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INSPiRE project helps European aviation keep the noise down

In order to design aircraft of the future that are quieter it isn’t enough to only reduce the noise of the engines themselves. It's also essential to understand and reduce the noise that is generated due to the interaction of the engine and the surrounding aircraft structures, principally the wing and flaps. Clean Sky's INSPiRE project is boosting European aviation competitiveness by bringing new understanding to this very specific challenge, and equipped with this new knowledge, Europe's aircraft industry will be able to more effectively address the ACARE noise-reduction targets.

The diameters of aero-engines have become noticeably bigger – part of the effort towards more efficiency and leaner fuel-burn. But an unwanted consequence of this trend towards increasing fan diameters is leading to a strong increase in the interaction of noise caused by the jet's proximity to the wing and flap. Countermeasures have been limited due to a lack of understanding of the interaction mechanism, which could be delivered by high-fidelity turbulence-resolving simulations. However, the industrial exploitation of such simulation technologies is constrained by their high computational expense and the absence of sufficiently robust simulation processes for such complex configurations. The INSPiRE (Industrialisation of Jet Noise Prediction Methods) project addresses these challenges using turbulence-resolving approaches known as Detached-Eddy Simulations. 

Such simulations will be developed, implemented and validated for complex installed jet flows (including configurations with noise-reducing design features) within the INSPiRE project. Together with comprehensive best practice guidelines, the developments will make a significant contribution to improving confidence in simulation methods and to achieving industrial exploitation of turbulence-resolving approaches.

The project started in July 2016 and is scheduled to run until June 2019. Dr. Ing. Charles Mockett, Senior Research Consultant at CFD Software E+F GmbH, the Berlin-based company coordinating the INSPiRE project, says that "The high speed jets produced by aircraft engines are highly turbulent and generate significant levels of aircraft noise. Predicting and understanding such noise sources using computer simulations is key to designing lower noise aircraft, but such advanced simulations have so far mainly been possible only for simple configurations in academia. The INSPiRE project aims to deliver reliable and efficient jet noise simulation methods that can be applied for realistic problems directly by engineers in industry". 

"Significant reductions in aircraft noise are a stated goal for the European aviation industry. Although the larger-diameter modern aero engines are inherently quieter than their narrow predecessors, the fact that these need to be installed ever closer to the wing is giving rise to a strong new noise source from jet-wing interaction" says Dr. Mockett. "Being able to reduce this noise source will have a direct impact on quality of life for citizens residing near airports throughout Europe. Furthermore, the ability to design low-noise aircraft in a cost-effective manner (e.g. less expensive prototype tests) will improve the competitiveness of the European aviation industries".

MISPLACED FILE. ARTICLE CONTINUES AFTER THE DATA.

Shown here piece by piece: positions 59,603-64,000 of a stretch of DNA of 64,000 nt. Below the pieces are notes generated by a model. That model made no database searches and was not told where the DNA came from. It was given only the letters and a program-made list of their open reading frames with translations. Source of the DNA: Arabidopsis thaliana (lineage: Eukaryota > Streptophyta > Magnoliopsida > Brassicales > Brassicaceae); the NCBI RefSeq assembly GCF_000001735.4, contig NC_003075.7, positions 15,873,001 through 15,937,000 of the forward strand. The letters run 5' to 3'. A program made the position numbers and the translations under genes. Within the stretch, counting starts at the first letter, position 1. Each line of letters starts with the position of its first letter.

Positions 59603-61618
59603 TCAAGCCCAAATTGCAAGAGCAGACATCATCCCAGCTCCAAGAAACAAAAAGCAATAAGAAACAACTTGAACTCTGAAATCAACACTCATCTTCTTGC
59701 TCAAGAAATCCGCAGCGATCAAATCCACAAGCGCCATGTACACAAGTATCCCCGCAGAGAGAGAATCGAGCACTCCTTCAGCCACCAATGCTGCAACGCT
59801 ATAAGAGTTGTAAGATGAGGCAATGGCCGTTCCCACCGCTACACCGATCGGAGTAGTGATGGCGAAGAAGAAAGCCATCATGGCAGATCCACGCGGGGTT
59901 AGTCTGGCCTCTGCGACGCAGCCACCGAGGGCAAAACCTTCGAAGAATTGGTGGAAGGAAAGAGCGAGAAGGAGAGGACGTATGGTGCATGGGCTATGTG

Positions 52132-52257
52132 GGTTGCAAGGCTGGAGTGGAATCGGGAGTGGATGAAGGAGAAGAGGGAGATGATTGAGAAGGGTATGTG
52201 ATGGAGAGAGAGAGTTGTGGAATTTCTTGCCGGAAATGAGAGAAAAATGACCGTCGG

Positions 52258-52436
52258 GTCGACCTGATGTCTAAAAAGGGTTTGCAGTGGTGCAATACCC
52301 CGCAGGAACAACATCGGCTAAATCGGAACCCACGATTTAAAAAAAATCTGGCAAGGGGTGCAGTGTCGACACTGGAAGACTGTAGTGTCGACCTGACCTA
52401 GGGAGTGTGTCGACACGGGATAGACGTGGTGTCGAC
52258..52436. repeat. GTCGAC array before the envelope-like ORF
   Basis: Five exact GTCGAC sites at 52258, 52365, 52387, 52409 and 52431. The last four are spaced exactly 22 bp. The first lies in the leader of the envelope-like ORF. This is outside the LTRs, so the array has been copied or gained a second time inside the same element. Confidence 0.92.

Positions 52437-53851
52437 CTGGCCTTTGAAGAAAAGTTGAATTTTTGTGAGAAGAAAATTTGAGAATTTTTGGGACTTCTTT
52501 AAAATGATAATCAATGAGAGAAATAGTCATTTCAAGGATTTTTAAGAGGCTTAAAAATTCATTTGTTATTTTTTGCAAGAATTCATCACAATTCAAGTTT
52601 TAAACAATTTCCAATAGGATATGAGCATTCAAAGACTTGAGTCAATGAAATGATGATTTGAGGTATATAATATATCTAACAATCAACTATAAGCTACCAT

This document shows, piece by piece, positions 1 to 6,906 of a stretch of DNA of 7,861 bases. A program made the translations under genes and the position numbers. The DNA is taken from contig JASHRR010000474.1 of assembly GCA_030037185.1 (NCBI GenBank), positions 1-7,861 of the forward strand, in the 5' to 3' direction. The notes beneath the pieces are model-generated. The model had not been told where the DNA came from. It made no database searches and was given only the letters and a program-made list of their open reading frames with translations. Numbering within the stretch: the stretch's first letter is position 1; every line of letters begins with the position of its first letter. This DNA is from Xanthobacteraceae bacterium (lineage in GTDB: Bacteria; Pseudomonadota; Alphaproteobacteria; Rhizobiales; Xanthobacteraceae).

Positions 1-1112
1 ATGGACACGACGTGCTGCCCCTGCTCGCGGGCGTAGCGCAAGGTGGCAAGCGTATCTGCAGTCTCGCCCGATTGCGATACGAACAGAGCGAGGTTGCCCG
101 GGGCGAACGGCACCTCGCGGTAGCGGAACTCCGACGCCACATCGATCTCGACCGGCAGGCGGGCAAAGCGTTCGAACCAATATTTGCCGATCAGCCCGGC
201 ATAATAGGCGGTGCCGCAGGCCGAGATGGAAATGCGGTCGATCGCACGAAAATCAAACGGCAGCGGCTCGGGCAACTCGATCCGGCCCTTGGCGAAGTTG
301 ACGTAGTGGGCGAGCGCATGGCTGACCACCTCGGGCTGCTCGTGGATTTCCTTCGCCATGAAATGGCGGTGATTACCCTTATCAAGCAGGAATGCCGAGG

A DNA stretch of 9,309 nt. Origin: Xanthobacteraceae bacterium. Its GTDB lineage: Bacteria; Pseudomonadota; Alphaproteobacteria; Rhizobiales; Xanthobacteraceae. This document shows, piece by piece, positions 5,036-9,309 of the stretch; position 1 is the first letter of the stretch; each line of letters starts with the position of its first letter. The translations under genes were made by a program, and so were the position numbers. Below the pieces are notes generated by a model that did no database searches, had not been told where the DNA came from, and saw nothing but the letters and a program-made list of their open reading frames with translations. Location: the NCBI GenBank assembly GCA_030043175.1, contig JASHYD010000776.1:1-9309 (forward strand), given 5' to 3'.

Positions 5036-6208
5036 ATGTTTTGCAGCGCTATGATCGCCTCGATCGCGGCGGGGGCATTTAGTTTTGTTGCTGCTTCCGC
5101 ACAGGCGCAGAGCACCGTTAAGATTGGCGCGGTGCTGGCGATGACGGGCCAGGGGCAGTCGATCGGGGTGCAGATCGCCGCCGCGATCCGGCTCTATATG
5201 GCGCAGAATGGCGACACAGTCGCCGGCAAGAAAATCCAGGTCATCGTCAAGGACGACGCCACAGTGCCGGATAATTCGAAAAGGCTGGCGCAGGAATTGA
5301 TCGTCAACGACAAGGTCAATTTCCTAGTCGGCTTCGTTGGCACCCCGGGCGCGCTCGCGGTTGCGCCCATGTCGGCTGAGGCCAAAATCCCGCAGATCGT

The key objectives of the INSPiRE project, the consortium states, are:

  • To enable the simulation of higher frequencies at minimal additional computational overhead through the extension of an innovative meshing strategy
  • To improve the flexibility and reliability of far-field noise integration by pioneering the automatic detection of optimal FWH data surface placement
  • To define and validate procedures to automatically demarcate the initial transient and statistically-steady states of the solution and to define statistical error bars on flow and far- field noise quantities using innovative in-house algorithms
  • To achieve at least a 20% reduction of computational effort for jet noise simulations via accelerated initialisation techniques
  • To validate the enhanced DES/FWH process chain against a database of existing measurements including complex jet-flap configurations and low noise 3D nozzle design
  • To establish, document and verify best practice guidelines corresponding to the newly-developed methodologies, and
  • To ensure direct exploitation of the developed technologies by conducting validation simulations and implementing applicable improved methods in an industrial CFD solver


In terms of demonstrations and measurable results, Dr. Mockett reports that the industrialised simulation methods have first of all been tested for a simple round jet case, and that a demonstration of the robustness and performance of the methods for a realistic installed jet mounted on a full aircraft model is currently being carried out. 

"The project set a measurable objective to increase the efficiency of jet noise simulations by 20%. This has been significantly exceeded, with performance measurements from the simple jet case indicating over a factor 7 overall speedup compared to the simulation process used before INSPiRE" says Dr. Mockett. "This was achieved by optimising the settings used to advance the simulation of the unsteady flow in time and no loss of accuracy was incurred. Further improvements are less easy to quantify: The overall time spent by the engineer setting up and running the simulations has been strongly reduced through automation, which also reduces the potential for error".

"By the end of the project," says Mockett," I expect the improved simulation methods to be demonstrated for a complex and realistic configuration. This will pave the way for the simulation process to be integrated into the in-house design processes of an aero engine OEM, which will represent a significant step forward in the field".